The "trolley problem" and the moral decisions of drug users

Listening to my Inquiring Minds podcast today, the subject of morality was discussed, which led to talk of the example of the “trolley problem”:

To quote from Wikipedia:

“The general form of the problem is this: There is a runaway trolley barrelling down the railway tracks. Ahead, on the tracks, there are five people tied up and unable to move. The trolley is headed straight for them. You are standing some distance off in the train yard, next to a lever. If you pull this lever, the trolley will switch to a different set of tracks. Unfortunately, you notice that there is one person on the side track. You do not have the ability to operate the lever in a way that would cause the trolley to derail without loss of life (for example, holding the lever in an intermediate position so that the trolley goes between the two sets of tracks, or pulling the lever after the front wheels pass the switch, but before the rear wheels do). You have two options: (1) Do nothing, and the trolley kills the five people on the main track. (2) Pull the lever, diverting the trolley onto the side track where it will kill one person. Which is the correct choice?”

Now, the utilitarian view of morality predicts that people should choose to pull the lever killing only one person versus five. Generally, the studies suggest people often choose option #2, as would be predicted by the utilitarian theory. However, this result changes with slight variations in the scenario. For instance, when people are asked if they would push a person on a lever that would switch the tracks (instead of pulling the lever themselves as in scenario #2), far fewer people would choose to do so.

This trolley problem was recently investigated by Navarrete et al. (2012) ( using virtual reality and measuring their emotional reaction (at Michigan State University). Their results confirmed prior findings.

My question is how does drug use affects or be affected by our individual moral decision making. For instance, are people who are more utilitarian more likely to use legal and illegal drugs? Conversely, does using legal or illegal drugs make one more or less utilitarian? Since much drug use is a criminal act, and for many an immoral one, could this variation help explain why some people choose to use drugs?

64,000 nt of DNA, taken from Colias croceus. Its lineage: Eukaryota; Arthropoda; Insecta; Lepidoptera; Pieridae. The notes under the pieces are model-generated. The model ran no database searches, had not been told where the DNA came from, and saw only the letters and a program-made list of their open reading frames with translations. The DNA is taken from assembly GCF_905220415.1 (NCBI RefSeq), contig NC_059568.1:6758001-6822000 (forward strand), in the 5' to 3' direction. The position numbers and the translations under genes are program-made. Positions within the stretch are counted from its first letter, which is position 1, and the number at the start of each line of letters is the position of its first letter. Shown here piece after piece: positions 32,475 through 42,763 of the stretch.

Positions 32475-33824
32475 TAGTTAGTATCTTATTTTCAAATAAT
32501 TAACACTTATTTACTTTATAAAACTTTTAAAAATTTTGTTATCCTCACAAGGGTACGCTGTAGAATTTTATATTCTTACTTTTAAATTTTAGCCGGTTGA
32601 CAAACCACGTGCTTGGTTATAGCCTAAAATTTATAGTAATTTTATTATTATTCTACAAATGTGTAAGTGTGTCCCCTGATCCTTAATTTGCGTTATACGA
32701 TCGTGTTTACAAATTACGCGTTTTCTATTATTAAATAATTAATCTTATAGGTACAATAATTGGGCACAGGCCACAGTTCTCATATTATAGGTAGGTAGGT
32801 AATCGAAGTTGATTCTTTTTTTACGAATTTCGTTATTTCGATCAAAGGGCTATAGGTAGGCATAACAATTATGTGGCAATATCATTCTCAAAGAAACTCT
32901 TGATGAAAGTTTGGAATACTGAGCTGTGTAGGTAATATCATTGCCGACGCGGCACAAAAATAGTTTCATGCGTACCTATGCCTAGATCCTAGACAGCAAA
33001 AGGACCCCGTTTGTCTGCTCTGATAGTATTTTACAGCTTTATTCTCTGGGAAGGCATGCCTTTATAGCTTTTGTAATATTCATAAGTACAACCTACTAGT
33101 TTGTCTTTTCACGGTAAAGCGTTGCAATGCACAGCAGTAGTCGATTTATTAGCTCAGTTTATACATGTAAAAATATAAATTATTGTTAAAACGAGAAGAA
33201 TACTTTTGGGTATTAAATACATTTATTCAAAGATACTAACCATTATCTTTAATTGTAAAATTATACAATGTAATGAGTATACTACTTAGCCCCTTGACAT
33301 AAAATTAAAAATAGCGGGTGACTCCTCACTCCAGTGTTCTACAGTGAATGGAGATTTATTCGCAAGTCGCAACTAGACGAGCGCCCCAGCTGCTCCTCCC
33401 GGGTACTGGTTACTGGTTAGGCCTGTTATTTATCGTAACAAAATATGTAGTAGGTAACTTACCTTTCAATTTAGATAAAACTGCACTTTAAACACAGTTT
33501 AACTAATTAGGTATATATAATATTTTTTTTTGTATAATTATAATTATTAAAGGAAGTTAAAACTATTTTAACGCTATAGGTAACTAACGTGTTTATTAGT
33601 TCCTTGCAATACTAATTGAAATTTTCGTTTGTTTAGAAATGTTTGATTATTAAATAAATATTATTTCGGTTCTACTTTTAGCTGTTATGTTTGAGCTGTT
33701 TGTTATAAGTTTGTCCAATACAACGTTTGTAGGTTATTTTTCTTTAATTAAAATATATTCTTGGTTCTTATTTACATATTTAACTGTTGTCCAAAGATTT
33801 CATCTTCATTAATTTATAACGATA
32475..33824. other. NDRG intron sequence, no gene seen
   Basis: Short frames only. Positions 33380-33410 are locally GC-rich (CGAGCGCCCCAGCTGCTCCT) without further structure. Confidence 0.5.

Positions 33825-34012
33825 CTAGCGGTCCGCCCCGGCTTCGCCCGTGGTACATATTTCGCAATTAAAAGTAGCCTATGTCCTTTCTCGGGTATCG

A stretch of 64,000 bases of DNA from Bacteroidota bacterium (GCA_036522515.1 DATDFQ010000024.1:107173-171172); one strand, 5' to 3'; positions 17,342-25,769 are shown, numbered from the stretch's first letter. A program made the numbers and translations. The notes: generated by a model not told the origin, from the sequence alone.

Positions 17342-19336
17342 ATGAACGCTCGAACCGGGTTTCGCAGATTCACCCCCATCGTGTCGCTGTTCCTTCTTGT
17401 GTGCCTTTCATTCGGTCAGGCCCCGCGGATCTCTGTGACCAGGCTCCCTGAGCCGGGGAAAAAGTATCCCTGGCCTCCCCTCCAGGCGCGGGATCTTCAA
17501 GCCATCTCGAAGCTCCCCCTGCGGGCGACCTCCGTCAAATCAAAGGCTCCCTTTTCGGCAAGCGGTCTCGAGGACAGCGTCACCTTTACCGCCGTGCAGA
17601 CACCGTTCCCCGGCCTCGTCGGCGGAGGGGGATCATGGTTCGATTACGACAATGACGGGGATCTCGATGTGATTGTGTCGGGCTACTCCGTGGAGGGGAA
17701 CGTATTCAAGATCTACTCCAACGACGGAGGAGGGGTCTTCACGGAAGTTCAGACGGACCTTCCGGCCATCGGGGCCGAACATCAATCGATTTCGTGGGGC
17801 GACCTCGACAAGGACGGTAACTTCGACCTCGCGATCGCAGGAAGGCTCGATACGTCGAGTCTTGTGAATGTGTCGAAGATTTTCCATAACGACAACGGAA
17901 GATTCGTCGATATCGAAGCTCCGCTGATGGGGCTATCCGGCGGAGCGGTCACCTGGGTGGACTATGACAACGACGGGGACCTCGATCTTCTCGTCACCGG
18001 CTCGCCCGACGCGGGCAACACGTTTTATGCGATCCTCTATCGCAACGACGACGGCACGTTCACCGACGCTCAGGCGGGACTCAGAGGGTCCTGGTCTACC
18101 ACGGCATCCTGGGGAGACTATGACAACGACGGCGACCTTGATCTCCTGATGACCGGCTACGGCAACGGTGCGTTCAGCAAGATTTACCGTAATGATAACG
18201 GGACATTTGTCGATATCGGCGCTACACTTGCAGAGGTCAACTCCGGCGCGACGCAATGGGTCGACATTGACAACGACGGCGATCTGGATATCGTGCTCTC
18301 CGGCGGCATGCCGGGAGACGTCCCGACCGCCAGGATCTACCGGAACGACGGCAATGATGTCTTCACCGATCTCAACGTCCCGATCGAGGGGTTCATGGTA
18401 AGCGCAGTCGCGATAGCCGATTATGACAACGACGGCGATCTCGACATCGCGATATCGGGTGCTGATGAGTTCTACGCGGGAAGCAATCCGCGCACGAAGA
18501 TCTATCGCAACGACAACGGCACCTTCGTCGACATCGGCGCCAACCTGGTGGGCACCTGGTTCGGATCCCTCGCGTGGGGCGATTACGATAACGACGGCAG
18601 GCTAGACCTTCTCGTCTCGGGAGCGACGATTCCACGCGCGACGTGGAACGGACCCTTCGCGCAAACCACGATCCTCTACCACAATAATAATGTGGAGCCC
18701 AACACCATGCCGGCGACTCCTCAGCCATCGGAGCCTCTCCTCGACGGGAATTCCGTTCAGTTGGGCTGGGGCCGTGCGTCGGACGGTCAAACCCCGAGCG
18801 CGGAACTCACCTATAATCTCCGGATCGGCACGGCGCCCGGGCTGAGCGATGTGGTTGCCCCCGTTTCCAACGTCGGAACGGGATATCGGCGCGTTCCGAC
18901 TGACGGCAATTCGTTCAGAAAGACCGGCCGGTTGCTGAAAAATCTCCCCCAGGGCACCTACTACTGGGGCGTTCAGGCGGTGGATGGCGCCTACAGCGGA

This question has been studied most recently by Kornriech et al. (2013), Carmona-Perera et al. (2012), and Khemiri et al. (2012):

Polysubstance dependent patients display a more utilitarian profile in moral decision-making than alcohol-dependent patients, depressive patients and controls

Moral decision-making in polysubstance dependent individuals

Alcohol dependence associated with increased utilitarian moral judgment: a case control study


Bogus Pipeline: Use in studies of drug use and ethical issues

What is a ‘bogus pipeline’ method (BPL) used in social research? One vexing problem for researchers who collect self-report data is whether subjects are providing truthful responses. This can be especially problematic for questions that are sensitive or have a degree of ‘social desirability’.

According to Wikipedia, the BPL is a technique first used by psychology professor Harold Sigall, who wanted to study prejudice of whites towards blacks. The concern was whether reported declines in prejudice was really due to less racial prejudice, or if whites were reporting more socially desired answers. In order to reduce this potential bias, he had subject connected to a fake lie detector. Subjects were more likely to give honest answers to questions if they thought they are being monitored and their true answers would be revealed.